MLW members discovered that as they battled discriminatory legislation, they also battled decades of poor behavior. For example, not until 1978 did Montana’s legislative women get a private restroom. From 1917 to 1979, MLW members watched their male counterparts take advantage of a private lavatory, often using the facility to avoid lobbyist. During this time, female legislators faced a gauntlet of lobbyists and press as they made their way to public restrooms. It was not until 1979 that they received a modicum of privacy with the installation of partitions; their bathroom situation further improved with the appropriation of monies for permanent facilities to accommodate their needs.

Snippet from the 28 April 1985 Helena Independent Record showing an image of Senator James Shaw with MCP
The Independent Record, 28 April 1985, pg. 1D

On the other hand, in 1985, Billing’s Senator Pat Regan took a humorous approach to bring attention to uncensored sexist remarks made by her fellow state senators. She kept a pink pig, labeled “MCP”—Male Chauvinist Pig—on her desk. When colleagues made sexist remarks, such as referring to staff as “gals” or “girls,” she had one of the pages deliver the MCP to their desk. One beneficiary earned the MCP by remarking that a woman murdered by her husband may have deserved it.

While the 2019 numbers did not break the record held by the 2015 legislature with forty-seven women, the percentage of Montana Legislative Women grows consistently. Each woman brings her own passions and style. They must be successful, because I have not heard the term “Male Chauvinist Pig” in quite some time.

For more information see:

July 13, 2020

Pictures Needed in the Telling

By Kirby Lambert, Outreach and Interpretation Program Manager

K. D. Swan at work, ca. 1936
Photographer: H. T. Gisborne, Courtesy of Elizabeth Starks

As you head out to enjoy Montana’s national forests this summer, take a minute to thank photographer K. D. Swan (1887—1970) for the role he played in preserving this incredible legacy. At a critical time in Forest Service history, Swan documented the public value of these natural reserves and widely promoted their use and protection.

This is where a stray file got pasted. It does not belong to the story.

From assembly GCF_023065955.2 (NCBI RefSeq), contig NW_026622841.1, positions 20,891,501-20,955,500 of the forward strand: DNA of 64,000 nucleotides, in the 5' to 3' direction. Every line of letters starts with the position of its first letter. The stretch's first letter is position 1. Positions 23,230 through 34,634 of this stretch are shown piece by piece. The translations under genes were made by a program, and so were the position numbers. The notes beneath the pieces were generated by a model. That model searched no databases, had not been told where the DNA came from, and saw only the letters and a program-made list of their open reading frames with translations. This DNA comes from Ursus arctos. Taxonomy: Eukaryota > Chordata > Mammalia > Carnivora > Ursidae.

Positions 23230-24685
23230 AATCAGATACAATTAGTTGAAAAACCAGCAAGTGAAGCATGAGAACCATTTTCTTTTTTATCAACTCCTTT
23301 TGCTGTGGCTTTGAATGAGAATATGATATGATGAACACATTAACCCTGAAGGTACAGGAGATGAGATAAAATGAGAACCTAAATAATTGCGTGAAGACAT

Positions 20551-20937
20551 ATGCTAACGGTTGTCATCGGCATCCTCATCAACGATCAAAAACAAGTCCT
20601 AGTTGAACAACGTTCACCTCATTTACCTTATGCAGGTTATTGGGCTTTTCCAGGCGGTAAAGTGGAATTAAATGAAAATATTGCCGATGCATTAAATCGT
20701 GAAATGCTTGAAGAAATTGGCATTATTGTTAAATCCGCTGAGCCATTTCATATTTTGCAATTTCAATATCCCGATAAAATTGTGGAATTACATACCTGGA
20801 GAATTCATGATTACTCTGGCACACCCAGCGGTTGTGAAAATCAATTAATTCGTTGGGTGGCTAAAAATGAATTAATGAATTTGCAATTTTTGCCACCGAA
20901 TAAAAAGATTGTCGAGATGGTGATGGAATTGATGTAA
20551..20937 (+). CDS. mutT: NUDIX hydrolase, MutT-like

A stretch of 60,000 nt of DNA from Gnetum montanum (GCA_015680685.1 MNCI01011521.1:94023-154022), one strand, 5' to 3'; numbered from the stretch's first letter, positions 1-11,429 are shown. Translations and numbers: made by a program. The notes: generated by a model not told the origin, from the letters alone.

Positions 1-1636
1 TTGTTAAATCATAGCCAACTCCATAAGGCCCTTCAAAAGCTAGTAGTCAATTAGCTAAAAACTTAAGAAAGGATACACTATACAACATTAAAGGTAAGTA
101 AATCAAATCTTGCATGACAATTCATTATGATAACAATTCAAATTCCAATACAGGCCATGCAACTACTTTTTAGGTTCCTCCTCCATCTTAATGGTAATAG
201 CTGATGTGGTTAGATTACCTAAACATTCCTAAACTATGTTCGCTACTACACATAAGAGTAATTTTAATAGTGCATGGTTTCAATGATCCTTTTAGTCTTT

For more than three decades, Swan photographed the Northern Region of the U.S. Forest Service, an area that encompasses all of Montana as well as portions of Idaho and North and South Dakota. A native of Massachusetts and graduate of Harvard’s forestry school, Swan arrived in the Treasure State in 1911, six years after the Forest Service was formed. Initially, he surveyed homestead sites, planted trees, “cruised” timber to determine average tree sizes, volume, and quality, and worked as a topographic draftsman.

In the 1920s—recognizing the need for the agency to win further public support for its various programs and goals—the Forest Service established the Information and Education Branch. An accomplished photographer, Swan was soon transferred to the new division. As one chief later summarized Swan's charge: "There's a story there to be told, and pictures will be needed in the telling."

Hoodoo Lake Moose, #331160

Thereafter, Swan worked tirelessly, crafting exceptional photographs that dramatically illustrated the value that national forests held for the American people and vividly documented the myriad tasks involved in managing forest lands.

His images were used to illustrate numerous Forest Service publications—many of which he also authored—as well as non-agency publications ranging from National Geographic to the New York Times and the Christian Science Monitor. In addition, Swan regularly toured the region, spreading the "gospel of forest conservation" through educational and entertaining programs that he illustrated with still and moving images that he had taken.